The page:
Elder tech: The next level in age‑friendly housing
Wednesday, April 12, 2017
Builders have come a long way from the days when putting in a ramp, some grab bars and maybe a wheel-chair accessible bathroom was regarded as design for aging. As the nation's older population has expanded, builders have adopted accessibility and visitability standards and universal design principles into their properties — both single-family and multifamily.
Now, the future has come knocking once again. Looming on the horizon is an evolving hybrid of smart technology and home care that may dramatically extend the elderly's ability to age in place. And it will require the proper built environment to support it.
Numerous surveys have shown that a large majority of mid-life and older Americans plan to remain in their homes — either their current home or their "retirement" home — as they age, rather than move to a senior living community or senior care facility. Those plans often run afoul of later life-stage issues, such as the death of a spouse or development of health or mobility problems, which make it difficult for them to function in their own home.
In its recent report on the impact of demographic change on the remodeling industry, the Joint Center for Housing Studies at Harvard states, "While less than a quarter of owners age 55-64 reported a household member with disabilities in 2015, the share jumps to nearly a third among owners age 65-74 and to more than half among those age 75 and over."
When the baby boomer generation reaches its mid-70s (in just four years for the oldest), many boomers could be faced with having to substantially modify or give up their homes.
In addition to environmental issues that can make it difficult for the elderly to remain in their homes, managing on one's own and maintaining a regimen of diet and treatments for multiple health issues can prove daunting. Consequently, demand for home care is expected to skyrocket within the next decade and likely exceed availability.
Some innovators in the tech sector have begun to address this situation. At a recent gathering at the University of Wisconsin-Milwaukee's Innovation Campus, presenters discussed a variety of "elder tech" solutions under development to fill the gap in senior care, including telemedicine, remote monitoring, passive fall prevention and social robotics.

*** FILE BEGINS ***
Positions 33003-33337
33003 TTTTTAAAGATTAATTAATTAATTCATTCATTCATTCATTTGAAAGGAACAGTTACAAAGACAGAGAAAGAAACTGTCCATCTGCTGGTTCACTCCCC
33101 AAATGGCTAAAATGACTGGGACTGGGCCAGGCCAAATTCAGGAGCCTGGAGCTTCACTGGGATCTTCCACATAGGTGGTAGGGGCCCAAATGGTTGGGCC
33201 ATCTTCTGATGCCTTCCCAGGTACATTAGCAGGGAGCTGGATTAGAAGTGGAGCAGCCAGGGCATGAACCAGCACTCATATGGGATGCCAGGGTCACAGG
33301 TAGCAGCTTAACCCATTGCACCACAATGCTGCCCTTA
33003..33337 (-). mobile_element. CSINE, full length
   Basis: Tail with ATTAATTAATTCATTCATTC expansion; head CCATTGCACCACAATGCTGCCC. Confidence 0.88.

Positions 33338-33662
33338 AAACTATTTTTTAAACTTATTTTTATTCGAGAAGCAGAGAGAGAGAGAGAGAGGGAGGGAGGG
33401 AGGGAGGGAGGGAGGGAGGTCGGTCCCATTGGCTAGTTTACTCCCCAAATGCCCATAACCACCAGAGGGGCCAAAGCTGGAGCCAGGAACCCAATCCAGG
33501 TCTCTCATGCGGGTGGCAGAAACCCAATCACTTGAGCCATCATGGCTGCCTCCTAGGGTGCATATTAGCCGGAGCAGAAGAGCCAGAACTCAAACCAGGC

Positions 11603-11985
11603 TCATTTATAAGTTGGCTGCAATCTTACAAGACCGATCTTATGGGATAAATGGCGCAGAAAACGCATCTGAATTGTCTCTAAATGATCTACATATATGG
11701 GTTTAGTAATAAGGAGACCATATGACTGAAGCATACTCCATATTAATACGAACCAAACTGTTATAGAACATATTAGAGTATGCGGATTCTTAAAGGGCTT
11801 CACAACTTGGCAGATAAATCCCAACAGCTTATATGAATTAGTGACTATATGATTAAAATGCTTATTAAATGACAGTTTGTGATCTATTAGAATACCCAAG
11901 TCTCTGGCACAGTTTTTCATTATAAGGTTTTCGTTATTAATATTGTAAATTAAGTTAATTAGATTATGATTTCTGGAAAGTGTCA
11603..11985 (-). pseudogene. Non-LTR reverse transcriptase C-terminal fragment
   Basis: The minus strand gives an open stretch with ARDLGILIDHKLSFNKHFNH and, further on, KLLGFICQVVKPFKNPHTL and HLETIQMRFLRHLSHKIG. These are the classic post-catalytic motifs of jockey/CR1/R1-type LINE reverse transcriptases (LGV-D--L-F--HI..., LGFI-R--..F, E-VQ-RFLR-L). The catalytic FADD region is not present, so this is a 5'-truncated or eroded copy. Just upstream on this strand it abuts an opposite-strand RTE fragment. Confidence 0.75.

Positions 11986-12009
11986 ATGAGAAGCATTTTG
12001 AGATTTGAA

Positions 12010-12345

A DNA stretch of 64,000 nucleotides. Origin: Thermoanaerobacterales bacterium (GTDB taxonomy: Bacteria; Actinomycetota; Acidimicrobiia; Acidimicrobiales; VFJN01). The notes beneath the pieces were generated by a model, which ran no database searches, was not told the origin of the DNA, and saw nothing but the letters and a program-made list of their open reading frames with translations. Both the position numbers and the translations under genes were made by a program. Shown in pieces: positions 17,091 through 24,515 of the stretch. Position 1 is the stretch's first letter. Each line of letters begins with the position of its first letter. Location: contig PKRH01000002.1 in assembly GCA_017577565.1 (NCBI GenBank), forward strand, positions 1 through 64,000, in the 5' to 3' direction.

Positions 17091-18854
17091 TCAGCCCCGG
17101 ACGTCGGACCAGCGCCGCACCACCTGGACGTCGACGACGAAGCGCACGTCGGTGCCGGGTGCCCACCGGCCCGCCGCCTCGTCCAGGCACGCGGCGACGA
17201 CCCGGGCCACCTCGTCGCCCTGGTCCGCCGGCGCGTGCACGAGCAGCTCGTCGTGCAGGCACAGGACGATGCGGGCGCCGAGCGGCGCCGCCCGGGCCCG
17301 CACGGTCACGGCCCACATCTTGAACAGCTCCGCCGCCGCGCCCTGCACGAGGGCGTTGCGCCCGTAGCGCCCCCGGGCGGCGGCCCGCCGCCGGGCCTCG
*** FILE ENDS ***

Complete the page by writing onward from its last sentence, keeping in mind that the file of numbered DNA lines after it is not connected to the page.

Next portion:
The latter is already well underway at INF Robotics, Inc. in Fairfax, Virginia, which has developed a prototype named "Rudy," which delivers medication reminders, carries things and allows doctors and caregivers to check in with the elder homeowner. Other approaches are being developed for existing technologies, such as wearable monitoring devices (e.g., Fitbit) and apps for tablets that can be used to check in on and communicate with the homeowner.
INF Robotics, Inc. has developed a prototype named "Rudy," which delivers medication reminders, carries things and allows doctors and caregivers to check in with the elder homeowner. (Image: INF Robotics, Inc.)
These products are just the first forays into what is expected to be a burgeoning industry in the years ahead. Smart home technologies can be employed to provide a more holistic monitoring and support environment for older residents.
Foreseeing that tech-savvy boomers will want the latest technology to enhance their quality of life, the Masonic Homes of California, for example, is testing out smart apartments in some of its continuing care retirement communities. The apartments integrate sensors, voice control for lighting and temperature, a video doorbell and a smart medication dispenser that monitors and updates residents' prescriptions remotely.
It is only a short walk from elder tech smart apartments to elder tech smart homes. Carol Marak, editor at SeniorCare.com, recently asked aging experts how technology could be used to address some of the most pressing challenges facing the industry.
Ai-jen Poo, with Caring Across Generations, responded, "I would design high-tech homes that support independence and quality of life for seniors and their caregivers. The home design would include collaboration with fall-prevention experts and ergonomic equipment to prevent injury on the part of caregivers." Kathy Birkett, of Senior Care Corner, said, “I would develop a whole-house automation technology solution with a menu of options that can be tailored to meet the needs of each senior."
Health and wellness advocate Deepak Chopra recently teamed up with well-building pioneer Delos to design some units in a forthcoming luxury apartment complex in Miami to support "biological living," which he predicts will be "the next evolution in real estate." Wellness features and technologies designed into the residences enhance both the physical and emotional well-being of the homeowner, including advanced air and water purification systems, temperature and humidity control, and a lighting system based on the body's circadian rhythm.
Nature views, found to promote healing and wellness, are an integral part of the design, including customizable scenes and dawn simulation. Even the finishings and colors were selected to create a sense of nature blending with the living space.
While beyond the means of most older Americans, the apartments shine a light on what is possible when health and wellness technologies are integrated into the built environment. Just as millennials expect whole-home technology support as a given for any home they would want to buy, so aging boomers will want the best elder tech they can afford to help remain independent and living in their own home.
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